Republicans’ recently unveiled healthcare plan draws concern from health insurance leaders, who say it does not address fears that make them hesitant to participate in Affordable Care Act exchanges in 2018.
For one, the outline of the policy proposals did not mention anything about temporarily funding premium tax credits or cost-sharing reductions, which groups like America’s Health Insurance Plans have advocated. AHIP still has not seen any policies that address its main recommendations for stabilizing the marketplaces in 2018, an AHIP spokeswoman told the Wall Street Journal.
Insurers are also concerned that Republicans’ plan would end the ACA’s individual mandate without replacing it with another incentive for healthy individuals to enroll in insurance plans, the article notes. J. Mario Molina, CEO of Molina Healthcare, told the publication that if the GOP does not address such issues with the exchanges soon, many insurers—including his company—could withdraw.
“I didn’t see anything in there I would consider exchange-stabilizing,” Martin Hickey, CEO of New Mexico Health Connections, told the WSJ. He added that the insurer may raise rates as much as 40% or more in 2018, in part because of the individual mandate's potential elimination.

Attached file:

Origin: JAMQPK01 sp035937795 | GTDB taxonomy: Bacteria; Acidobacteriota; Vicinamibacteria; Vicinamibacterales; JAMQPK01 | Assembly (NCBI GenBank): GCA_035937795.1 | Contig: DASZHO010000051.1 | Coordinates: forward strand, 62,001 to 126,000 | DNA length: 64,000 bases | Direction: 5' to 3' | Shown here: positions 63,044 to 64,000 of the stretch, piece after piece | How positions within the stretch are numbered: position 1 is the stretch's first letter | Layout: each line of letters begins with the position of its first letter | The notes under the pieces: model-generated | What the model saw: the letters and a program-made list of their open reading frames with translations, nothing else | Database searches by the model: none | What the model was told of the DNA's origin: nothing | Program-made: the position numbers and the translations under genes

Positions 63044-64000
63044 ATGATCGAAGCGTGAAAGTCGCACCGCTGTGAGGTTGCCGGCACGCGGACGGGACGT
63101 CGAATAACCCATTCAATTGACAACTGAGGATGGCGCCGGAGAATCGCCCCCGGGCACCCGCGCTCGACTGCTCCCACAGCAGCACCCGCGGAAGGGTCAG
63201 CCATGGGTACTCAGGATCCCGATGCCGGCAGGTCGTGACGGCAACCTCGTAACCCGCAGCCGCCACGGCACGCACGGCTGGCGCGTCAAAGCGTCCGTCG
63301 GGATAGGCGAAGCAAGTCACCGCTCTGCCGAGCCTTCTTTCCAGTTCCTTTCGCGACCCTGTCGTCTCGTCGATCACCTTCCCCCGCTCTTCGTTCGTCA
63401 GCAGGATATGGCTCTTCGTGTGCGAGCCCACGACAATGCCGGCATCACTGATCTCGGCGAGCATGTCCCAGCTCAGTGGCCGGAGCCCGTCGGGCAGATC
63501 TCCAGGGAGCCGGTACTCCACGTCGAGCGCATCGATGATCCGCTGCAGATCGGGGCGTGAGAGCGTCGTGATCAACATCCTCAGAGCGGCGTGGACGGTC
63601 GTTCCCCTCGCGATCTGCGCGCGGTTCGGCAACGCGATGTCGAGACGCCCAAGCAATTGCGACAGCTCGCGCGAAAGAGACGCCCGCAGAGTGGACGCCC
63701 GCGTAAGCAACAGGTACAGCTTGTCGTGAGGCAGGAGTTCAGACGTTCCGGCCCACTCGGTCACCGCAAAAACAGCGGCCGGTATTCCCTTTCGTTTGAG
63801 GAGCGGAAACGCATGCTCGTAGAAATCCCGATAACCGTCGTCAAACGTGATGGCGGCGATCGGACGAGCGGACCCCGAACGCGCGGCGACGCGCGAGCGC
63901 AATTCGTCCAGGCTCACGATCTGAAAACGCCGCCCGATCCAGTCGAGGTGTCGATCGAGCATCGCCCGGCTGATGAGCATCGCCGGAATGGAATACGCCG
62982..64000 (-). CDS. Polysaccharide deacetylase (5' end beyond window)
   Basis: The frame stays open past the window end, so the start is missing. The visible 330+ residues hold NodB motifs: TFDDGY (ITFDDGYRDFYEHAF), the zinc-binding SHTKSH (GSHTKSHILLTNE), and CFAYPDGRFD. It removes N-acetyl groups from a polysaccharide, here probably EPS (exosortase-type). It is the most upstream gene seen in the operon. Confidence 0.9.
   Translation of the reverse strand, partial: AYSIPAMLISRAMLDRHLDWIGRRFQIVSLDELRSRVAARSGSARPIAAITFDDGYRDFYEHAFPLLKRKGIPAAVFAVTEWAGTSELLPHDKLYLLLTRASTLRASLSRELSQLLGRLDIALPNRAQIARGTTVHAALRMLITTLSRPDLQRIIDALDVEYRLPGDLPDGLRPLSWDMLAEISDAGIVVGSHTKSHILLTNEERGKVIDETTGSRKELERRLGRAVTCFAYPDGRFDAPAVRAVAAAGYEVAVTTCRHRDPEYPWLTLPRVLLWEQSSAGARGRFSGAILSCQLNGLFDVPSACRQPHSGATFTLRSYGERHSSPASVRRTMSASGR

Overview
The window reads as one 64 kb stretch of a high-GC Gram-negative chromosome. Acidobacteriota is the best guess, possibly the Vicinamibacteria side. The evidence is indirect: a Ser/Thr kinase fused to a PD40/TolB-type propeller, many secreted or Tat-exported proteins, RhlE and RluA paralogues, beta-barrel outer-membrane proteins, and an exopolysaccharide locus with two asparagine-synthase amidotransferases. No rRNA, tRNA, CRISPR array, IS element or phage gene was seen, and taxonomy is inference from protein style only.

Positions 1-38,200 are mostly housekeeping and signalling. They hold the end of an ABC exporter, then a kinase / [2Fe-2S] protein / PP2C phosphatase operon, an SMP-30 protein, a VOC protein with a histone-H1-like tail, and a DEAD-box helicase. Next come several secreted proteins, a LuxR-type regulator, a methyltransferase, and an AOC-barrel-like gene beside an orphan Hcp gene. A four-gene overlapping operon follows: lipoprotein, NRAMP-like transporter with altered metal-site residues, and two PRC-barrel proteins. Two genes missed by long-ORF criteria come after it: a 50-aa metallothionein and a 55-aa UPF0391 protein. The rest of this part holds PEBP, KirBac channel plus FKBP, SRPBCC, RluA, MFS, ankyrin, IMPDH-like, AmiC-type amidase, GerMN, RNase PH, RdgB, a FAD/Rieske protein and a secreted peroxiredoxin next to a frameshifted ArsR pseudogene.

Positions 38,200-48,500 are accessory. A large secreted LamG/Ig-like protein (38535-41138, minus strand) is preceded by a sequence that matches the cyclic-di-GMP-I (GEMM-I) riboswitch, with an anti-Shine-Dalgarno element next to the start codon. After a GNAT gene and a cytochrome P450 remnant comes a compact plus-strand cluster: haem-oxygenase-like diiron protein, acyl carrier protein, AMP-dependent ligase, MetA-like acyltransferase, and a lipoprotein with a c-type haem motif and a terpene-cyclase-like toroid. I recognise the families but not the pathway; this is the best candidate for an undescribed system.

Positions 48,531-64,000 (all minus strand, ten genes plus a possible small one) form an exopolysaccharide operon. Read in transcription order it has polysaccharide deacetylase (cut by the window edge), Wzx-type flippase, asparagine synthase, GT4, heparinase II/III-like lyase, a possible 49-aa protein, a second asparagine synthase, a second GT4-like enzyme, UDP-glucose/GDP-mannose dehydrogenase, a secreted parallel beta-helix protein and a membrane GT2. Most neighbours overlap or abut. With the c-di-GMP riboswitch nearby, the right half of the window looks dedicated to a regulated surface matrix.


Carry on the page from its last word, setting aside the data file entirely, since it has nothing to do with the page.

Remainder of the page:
The Trump administration recently introduced a draft rule that aims to stabilize the exchanges, which includes tweaks such as shortening the annual open enrollment period and loosening minimum coverage requirements. Groups including AHIP and the Healthcare Leadership Council indicated that the rule is a step in the right direction—though critics argued it will limit access to health coverage and shift more costs to consumers.
Senate Majority Leader Mitch McConnell said Friday he expects efforts to overhaul the tax code and to repeal and replace the ACA are “going to be a Republican-only exercise,” according to the Associated Press.
McConnell had previously criticized Democrats for pushing through the ACA without any Republican votes, the article pointed out, though he now blames Congress’ polarization on Democrats’ inability to accept that Donald Trump won the election.